Instead, I hit a supermarket and grab an apple (or some fruit), some power/granola bars, and perhaps some healthier salads from their deli. Even a quick homemade salad in my hotel room is 1/2 the price of room service and less likely to include onion rings 🙂

    October 15, 2010 at 10:14 | Report abuse | Reply
  2. Lucky

    Before you buy perishables, like dairy, for your room fridge – realize that they are often just refreshment centers not designed to keep things cold, just cool. I bring a zipper-pull thermometer and check the temp first. It should be below 40 degrees to be safe. Nothing worse than spoiled milk.

    October 15, 2010 at 10:15 | Report abuse | Reply
    • Constantine

      I guess two weeks is the limit – anything less than that – i just order off the menu and thats that

      October 17, 2010 at 00:09 | Report abuse |
  3. Kate

    I usually stock up on some Greek yogurt and throw that in the fridge. When I'm out I usually try to eat only half of my dinner at the restaurant and save the rest for later just to save some calories and even money lol for more great tips check out http://www.diet-myths.com

    October 15, 2010 at 10:16 | Report abuse | Reply
  4. Glenn

    Gee. It sounds so great. But sure doesn't work if your meals are with colleagues or clients. You can't very well invite them to your room for a salad. Plus, many of the restaurants in many areas don't offer "healthy" options. So, it isn't as simple as what is being suggested.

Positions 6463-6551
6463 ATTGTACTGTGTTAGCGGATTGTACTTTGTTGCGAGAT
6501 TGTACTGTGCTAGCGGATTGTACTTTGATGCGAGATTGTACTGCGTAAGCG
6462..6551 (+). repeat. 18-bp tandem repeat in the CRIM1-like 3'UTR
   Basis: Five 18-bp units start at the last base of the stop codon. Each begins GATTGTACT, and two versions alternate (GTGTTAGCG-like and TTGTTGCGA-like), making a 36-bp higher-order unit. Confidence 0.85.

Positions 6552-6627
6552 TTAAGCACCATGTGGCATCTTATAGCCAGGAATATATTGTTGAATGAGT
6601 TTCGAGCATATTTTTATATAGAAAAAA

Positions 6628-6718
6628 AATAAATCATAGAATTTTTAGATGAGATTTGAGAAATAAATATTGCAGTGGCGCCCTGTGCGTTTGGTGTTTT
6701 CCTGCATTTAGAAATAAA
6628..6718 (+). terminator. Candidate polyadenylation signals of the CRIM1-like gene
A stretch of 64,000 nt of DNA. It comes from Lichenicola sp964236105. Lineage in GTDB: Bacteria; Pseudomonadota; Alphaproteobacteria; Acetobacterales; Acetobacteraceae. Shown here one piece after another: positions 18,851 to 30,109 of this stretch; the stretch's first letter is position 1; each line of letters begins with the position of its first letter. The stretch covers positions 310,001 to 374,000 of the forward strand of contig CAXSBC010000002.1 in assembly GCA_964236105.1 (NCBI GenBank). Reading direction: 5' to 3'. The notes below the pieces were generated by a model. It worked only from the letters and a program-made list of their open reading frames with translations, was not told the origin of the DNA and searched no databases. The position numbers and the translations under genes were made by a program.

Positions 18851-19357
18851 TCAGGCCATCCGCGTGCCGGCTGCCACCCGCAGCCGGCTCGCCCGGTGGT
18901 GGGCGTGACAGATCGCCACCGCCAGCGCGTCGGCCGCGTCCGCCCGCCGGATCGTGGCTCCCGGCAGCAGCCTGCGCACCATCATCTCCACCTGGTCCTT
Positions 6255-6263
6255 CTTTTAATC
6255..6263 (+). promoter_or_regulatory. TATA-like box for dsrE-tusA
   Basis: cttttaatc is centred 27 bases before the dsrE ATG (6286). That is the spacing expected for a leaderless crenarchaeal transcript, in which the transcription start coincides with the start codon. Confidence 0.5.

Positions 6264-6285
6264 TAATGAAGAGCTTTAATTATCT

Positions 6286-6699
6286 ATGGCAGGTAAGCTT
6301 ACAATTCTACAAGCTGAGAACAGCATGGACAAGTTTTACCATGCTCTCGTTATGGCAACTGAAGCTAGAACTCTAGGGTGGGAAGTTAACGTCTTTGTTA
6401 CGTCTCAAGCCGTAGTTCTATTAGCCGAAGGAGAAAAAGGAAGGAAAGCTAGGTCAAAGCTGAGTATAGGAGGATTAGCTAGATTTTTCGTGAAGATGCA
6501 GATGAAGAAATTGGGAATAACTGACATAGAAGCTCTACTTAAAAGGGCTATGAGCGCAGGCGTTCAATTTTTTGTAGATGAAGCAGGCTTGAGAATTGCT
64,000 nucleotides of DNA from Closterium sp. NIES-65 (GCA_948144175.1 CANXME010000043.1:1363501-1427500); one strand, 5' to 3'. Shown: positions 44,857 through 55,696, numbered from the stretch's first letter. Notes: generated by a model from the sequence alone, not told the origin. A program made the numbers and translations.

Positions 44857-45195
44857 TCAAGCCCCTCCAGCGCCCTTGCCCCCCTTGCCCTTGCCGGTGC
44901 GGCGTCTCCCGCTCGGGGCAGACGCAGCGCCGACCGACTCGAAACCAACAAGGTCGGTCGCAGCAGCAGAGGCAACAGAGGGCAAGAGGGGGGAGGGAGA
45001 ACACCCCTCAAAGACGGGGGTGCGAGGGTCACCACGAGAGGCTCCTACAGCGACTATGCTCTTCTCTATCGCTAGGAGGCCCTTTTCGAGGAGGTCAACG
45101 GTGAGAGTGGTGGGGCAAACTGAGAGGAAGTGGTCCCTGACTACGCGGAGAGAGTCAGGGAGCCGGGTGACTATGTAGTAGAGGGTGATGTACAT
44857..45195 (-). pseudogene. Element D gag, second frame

October 15, 2010 at 10:42 | Report abuse | Reply
    • Noocrat

      God forbid you have to practice – *gasp* – portion control!

      October 15, 2010 at 14:39 | Report abuse |
    • FreeSpiritGal

      Glenn – when there's a will, there's a way 😉
      Losers have excuses; winners create solutions.

      October 15, 2010 at 14:46 | Report abuse |
    • Constantine

      screw portion control – i go expensive and that justifies the control

      October 17, 2010 at 00:10 | Report abuse |
  5. Karen

    Sandwich, low sugar instant oat meal, whole-grain cereals? Not really healthy. At the hotel you can better take the bacon and eggs for breakfast. If you are eating out, ask for more vegetable to replace the rice, potatoes, pasta and bread. And skip the sweet desserts. More ideas you can find here http://bit.ly/9OYe5F

    October 15, 2010 at 11:06 | Report abuse | Reply
    • vieille

      All carbs are not evil.
      The writer should have specified, and you shouldn't have assumed.

      A sandwich with low-sodium turkey/chicken on Ezekial bread (or another whole wheat/grain bread with all natural ingredients and no HFCS) with lettuce, tomato, and maybe some mustard would be healthy.

      Quaker Old Fashioned Oatmeal, plain, with some agave nectar to sweeten would be healthy. So would steel-cut oats, but they're on the more expensive side and are harder to find.

      As for whole grain cereals, how about Kashi Good Friends? It's comparable to other cereal when it comes to carbs and protein, but it packs a whopping 12 grams of fiber into each serving.

      As for the rest... eggs, yes; bacon, no–not unless it's turkey and low sodium; vegetables, obviously yes; rice, yes–if it's brown; potatoes, yes, if they're sweet potatoes; pasta, perhaps, if it's whole grain; bread, see above.